Connect and join the Whitby compassionate community

There’s no shortage of problems affecting people. Some are specific to individuals, including ourselves, but others relate to people worldwide we don’t know who are impacted by famines, floods and conflicts.
Our personal reactions to these range from sympathy to empathy if we have experienced the kind of situation ourselves and possibly reaching compassion, which means doings something about it.  Compassion is the level that costs in some way – investment of time, perhaps money and certainly emotion.
The Covid-19 pandemic spotlighted compassion. Volunteers helped to manage the flows at vaccination centres and delivered essentials to the housebound in lockdown. It was large scale action, public and visible, whereas most compassionate responses happen privately between friends and family. However, very importantly, many happen with complete strangers when paths just cross.
Compassion begins by realisation of a need. Perhaps by being told or by noticing how someone appears to be. The way a person responds to a casual “how are you?” may give the clue and the setting might be a queue, a bench, a food bank or anywhere.
Having friends will increase the likelihood of receiving help, but for those who are isolated help will be less certain. The odds in favour of help will be increased if there are people at large who are alert to signs of someone lacking support, falling through the net.
Having people at large is the purpose of the Whitby Compassion Project.  They will be “Community Connectors” providing intentional compassion when circumstances arise. They will be volunteers going about their ordinary daily life until they bump into someone needing and wanting help with an issue. A Community Connector simply gives them time to talk.
The project will develop volunteers to be ‘signposts’ in chance encounters pointing towards sources of help. Signposts are not destinations. The AA advert “but I know a man who can” is apt. Community Connectors will not ‘tinker under the bonnet’ themselves but will point to those better placed to identify solutions.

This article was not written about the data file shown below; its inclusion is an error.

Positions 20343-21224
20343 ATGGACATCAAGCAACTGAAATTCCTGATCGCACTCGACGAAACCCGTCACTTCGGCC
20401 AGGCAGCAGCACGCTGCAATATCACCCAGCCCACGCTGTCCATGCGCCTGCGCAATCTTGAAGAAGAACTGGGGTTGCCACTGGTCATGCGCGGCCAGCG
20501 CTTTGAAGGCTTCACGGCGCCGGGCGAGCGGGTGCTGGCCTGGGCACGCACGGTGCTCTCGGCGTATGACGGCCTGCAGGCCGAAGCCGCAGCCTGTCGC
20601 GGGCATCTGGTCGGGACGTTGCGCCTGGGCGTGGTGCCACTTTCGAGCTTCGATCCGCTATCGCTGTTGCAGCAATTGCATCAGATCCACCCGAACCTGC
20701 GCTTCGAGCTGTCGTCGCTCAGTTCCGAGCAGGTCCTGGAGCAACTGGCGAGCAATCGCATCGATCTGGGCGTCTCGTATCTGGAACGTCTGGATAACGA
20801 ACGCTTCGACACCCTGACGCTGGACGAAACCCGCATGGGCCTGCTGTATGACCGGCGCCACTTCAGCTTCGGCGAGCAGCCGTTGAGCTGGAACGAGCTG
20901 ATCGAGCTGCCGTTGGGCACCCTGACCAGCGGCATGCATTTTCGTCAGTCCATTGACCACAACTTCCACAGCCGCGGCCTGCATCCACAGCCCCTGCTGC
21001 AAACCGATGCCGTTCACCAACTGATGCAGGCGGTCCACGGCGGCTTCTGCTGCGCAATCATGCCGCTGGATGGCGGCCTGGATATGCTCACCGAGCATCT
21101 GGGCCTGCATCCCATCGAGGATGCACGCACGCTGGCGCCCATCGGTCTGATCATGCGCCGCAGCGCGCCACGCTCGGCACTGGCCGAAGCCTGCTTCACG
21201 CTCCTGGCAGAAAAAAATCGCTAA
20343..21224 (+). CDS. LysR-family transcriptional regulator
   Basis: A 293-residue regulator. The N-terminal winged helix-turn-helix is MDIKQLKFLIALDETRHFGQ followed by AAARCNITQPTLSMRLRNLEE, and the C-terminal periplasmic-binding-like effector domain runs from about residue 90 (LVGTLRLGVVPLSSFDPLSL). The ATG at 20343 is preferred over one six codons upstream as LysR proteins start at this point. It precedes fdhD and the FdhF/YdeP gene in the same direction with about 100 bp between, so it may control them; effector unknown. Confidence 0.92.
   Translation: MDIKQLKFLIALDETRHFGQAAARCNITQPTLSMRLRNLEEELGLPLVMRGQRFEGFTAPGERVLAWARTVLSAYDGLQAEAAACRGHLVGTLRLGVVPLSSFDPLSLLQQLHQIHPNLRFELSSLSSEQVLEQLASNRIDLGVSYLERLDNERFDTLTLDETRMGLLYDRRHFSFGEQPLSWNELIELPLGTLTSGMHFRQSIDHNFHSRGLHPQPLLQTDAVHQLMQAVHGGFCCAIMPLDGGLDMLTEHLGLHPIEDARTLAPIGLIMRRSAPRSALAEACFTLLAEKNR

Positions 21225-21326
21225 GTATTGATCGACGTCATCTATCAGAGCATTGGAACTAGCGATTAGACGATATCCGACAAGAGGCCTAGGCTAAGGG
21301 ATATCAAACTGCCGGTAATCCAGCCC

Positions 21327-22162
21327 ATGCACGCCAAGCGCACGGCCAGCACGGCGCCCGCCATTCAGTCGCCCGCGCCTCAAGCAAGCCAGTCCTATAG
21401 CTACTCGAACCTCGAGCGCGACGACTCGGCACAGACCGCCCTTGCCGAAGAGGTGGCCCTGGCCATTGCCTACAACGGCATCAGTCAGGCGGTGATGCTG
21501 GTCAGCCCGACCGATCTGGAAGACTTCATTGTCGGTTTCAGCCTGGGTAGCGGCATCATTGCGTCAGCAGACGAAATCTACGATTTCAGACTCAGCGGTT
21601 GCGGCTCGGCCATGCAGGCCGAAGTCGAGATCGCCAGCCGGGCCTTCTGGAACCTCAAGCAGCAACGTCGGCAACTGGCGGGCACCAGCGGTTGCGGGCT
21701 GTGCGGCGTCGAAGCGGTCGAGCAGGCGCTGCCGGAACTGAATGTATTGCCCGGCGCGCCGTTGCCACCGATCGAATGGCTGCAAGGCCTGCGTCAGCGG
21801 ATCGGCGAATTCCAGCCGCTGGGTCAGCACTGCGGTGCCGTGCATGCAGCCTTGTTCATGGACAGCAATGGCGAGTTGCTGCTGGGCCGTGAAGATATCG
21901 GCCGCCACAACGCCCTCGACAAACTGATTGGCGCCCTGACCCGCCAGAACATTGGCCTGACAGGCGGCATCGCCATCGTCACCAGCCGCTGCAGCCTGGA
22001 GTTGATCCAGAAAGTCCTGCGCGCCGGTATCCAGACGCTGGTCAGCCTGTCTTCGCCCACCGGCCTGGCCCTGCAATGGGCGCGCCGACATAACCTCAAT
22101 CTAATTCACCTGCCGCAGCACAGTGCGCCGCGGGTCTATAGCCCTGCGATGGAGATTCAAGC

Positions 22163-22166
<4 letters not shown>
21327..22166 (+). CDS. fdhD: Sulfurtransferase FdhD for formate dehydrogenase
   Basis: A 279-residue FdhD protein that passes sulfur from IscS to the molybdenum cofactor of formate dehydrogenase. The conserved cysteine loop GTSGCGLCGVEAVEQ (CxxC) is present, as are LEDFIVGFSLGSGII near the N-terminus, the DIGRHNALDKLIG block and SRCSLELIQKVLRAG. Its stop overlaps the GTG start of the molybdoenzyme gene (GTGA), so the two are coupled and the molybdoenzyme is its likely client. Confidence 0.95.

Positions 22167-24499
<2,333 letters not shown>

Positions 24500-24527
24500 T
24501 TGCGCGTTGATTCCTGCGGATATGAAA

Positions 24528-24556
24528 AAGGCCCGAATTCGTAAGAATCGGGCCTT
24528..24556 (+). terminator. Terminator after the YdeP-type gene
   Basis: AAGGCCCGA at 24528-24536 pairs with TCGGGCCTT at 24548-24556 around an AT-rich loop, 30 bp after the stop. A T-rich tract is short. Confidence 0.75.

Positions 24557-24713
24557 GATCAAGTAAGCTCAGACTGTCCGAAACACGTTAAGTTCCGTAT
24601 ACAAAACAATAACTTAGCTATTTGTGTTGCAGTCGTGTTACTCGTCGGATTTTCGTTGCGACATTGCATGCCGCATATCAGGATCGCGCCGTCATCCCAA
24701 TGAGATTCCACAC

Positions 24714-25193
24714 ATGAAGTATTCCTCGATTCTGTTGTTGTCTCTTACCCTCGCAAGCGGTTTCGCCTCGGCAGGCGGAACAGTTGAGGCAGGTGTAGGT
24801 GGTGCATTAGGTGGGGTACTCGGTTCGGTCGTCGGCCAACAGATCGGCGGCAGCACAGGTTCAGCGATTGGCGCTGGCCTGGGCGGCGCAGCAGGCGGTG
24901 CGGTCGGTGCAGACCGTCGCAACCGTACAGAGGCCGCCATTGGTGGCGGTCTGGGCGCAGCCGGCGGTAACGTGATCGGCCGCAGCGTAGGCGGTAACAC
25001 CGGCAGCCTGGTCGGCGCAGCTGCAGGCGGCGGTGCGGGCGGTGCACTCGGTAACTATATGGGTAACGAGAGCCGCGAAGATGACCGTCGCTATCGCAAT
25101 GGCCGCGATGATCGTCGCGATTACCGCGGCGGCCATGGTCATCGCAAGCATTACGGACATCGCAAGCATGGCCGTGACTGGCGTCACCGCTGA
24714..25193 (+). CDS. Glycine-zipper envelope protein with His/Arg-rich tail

The grassroots approach has worked well in Frome, Somerset under the visionary leadership of a GP. She foresaw the need for, and benefit from, floating volunteers who could give time as needed to help those whose needs were not medical but more likely related to isolation.
The Frome project also pioneered the role of Health Connectors that have now become the primary care link workers today. Link workers signpost patients to activities and services that might benefit them.
Local examples of these targeted services with experienced advisors are Whitby DAG and MIND. Others such as the Men’s Sheds, Revival North Yorkshire and Whitby Beach Sweep offer
activity-centred support.
There are numerous other groups, sometimes not well known, playing their part for people feeling on the outside or downside of life. There are no one size fits all solutions to needs.
How will Connectors be prepared for their important role? They will have an introduction to the role and then draw on their own first-hand experience, on what they learn over time and by accessing a Whitby Handy Directory online. This is a map-based tool using information collected about Whitby activities and services.
A feature is that the service/activity entries can be tagged with keywords also used to describe an individual person’s need. These can be used in conjunction to generate some preliminary matches.

How might you help Whitby Compassion Project?
1.  Tell us of activities/services in Whitby district that might welcome people one by one to their activity. Just the barest details will do.
2. Become a local Handy Directory Champion tracking local activities that start, change or finish.
3. Consider becoming a Community Connector. Introductory sessions will begin in early 2023.
4. Consider helping to arrange some regular “pop up” Talking Cafés using commercial or community cafes; places to meet, chat and where anyone wanting assistance can come.

Please contact Clare Churley or Graham Storer initially through